Good evening, I hope you’re doing well. I’ve been engaged in lots of weighty discussions over the last couple of weeks, with culture being a particular theme, but I’m not really ready to write about that yet, because I’m not sure that everyone means the same thing by the term. So instead, I’m giving over the Coaching Letter to an email that Gus Jacobson, principal in Hartford, sent to his staff this past Friday about what happened when he asked a group of teachers to review some initial planning through the lens of the pre-mortem. The pre-mortem, based on the work of Gary Klein, is a protocol that I really like because it makes it safe to ask tough questions and give tough feedback to someone who outranks you. What Gus models here is how to respond to said feedback—as you can see, he takes it seriously, does not get defensive, talks about how it has improved the work, and expresses appreciation. The link that I’ve supplied before of Daniel Kahneman explaining why the pre-mortem is so useful, is one of the most popular links so far on the Coaching Letter, so you may have already viewed it. But it bears watching again. I’m attaching the document Gus sent to his staff, the PPT slide I shared with him, and a one-pager I wrote about the pre-mortem that you may already have seen.
The other thing that I like about Gus’s work is that he is blending the work of this year and next year. I always think it’s a mistake to talk about closing out this year, starting something fresh next year, and in fact anything at all that implies that the work of this year is separate from the work of next year. How can the work of school and district improvement possibly fit into nice, neat annual units? That one has always been a puzzle to me. I’ve always thought that one of our most frequent blunders is treating this year like last year never happened. People notice when you do that, you know.
Anyway, here’s Gus. Let me know if there’s anything else I can do for you.
From: Jacobson, Edward
Sent: Friday, April 27, 2018 4:04 PM
To: Webster Microsociety Staff
Subject: Week 33
Noah Webster Staff,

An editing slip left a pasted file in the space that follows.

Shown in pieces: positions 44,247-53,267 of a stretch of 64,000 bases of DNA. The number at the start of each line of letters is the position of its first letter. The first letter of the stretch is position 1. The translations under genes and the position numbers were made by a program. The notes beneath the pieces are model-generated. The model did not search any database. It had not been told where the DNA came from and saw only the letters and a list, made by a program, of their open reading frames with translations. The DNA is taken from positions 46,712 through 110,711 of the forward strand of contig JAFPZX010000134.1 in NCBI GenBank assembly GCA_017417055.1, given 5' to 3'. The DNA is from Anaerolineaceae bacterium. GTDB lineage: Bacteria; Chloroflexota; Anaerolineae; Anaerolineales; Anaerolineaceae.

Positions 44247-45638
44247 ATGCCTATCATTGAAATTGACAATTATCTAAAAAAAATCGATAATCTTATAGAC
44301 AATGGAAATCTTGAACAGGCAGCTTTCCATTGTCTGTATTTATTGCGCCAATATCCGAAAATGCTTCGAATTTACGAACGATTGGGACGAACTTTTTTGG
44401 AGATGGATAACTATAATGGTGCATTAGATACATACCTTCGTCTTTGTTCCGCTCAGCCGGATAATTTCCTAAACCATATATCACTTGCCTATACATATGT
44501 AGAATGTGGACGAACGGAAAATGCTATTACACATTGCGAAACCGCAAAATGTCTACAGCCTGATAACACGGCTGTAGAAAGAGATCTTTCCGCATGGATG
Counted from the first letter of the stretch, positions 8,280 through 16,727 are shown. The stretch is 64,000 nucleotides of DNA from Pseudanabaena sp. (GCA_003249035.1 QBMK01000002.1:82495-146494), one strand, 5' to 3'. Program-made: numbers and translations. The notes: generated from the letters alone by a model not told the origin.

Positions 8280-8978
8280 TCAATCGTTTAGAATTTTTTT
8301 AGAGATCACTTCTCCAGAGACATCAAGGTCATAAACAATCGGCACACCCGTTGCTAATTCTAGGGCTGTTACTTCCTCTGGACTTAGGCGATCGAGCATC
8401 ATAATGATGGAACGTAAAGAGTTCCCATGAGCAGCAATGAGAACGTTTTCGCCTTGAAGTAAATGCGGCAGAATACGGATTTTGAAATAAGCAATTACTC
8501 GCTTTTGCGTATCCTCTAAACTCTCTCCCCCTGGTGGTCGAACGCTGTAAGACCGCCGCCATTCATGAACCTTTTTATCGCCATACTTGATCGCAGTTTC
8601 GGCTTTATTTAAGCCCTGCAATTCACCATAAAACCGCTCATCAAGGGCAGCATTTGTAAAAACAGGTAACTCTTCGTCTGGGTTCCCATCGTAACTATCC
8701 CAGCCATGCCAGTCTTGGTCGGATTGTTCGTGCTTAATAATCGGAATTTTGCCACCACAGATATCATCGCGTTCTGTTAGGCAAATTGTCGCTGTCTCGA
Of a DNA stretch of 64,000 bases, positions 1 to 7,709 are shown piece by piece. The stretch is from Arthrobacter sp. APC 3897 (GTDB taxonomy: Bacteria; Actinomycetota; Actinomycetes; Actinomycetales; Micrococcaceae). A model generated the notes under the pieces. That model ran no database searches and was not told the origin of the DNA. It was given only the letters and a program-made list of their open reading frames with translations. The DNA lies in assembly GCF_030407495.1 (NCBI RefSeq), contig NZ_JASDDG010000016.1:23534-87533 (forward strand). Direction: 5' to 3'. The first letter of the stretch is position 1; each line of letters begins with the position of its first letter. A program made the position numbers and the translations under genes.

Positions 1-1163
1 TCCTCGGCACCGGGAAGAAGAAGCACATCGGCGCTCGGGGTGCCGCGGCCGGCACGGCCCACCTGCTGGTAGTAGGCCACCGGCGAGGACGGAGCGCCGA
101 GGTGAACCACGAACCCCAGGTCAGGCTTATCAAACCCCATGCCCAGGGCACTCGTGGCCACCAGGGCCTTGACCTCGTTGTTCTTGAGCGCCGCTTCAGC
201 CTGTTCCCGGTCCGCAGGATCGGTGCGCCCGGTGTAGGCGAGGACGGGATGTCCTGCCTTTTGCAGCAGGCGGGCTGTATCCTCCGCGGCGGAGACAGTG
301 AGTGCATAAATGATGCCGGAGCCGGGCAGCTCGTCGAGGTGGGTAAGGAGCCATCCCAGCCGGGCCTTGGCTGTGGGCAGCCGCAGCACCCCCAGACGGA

Yesterday I had the pleasure to meet with our team leaders for dialogue about our work as we move from this year into next. I had them take a look at some of my thoughts about our work. We engaged in a pre-mortem protocol. In this protocol, the team was able to hear my explanation and ask questions then they got the opportunity to “tear it apart.” The protocol asks participants to assume that as good as this plan sounds it fails miserably. Their work is to explain why it failed. They work in small groups to look at each section and see what is missing and diagnosis why it failed. We then as a group go through their thoughts. I have attached my thoughts and initial planning as well as their thoughts (in red).
What I immediately notice was how much more concrete the plan and our work will need to be as well as how many factors there are to consider when planning. I appreciated their honesty and thoughtfulness – all focused on helping us to continue to improve and not just through working harder but rather working smarter. The work we will undertake will be ambitious but I heard optimism and opportunity in the feedback and comments. What I also heard was that this work will require all of us engaged and on board. I will certainly push us but the heavy lift of accountability has to come from all of us. We need to work together and push each other.
With the protocol, what I noticed was that in a short time of collaborating (10 minutes) the number of ways the team had found ways that this might not work. Rather than just asking for people to take a look at a proposal the protocol challenges us to find its shortcomings so we can anticipate, plan, and avoid the failure. The team engaged with the work and I received meaningful feedback. Our team will continue to meet and I appreciate the voice that they bring to the work. Your and their input is critical to this process of continuing to improve. Our teamwork will make the dream work!
Stevenson 2017 Pre-mortem and Red-Teaming
Isobel Stevenson PhD PCC
Connecticut Center for School Change
151 New Park Avenue
Hartford, CT 06106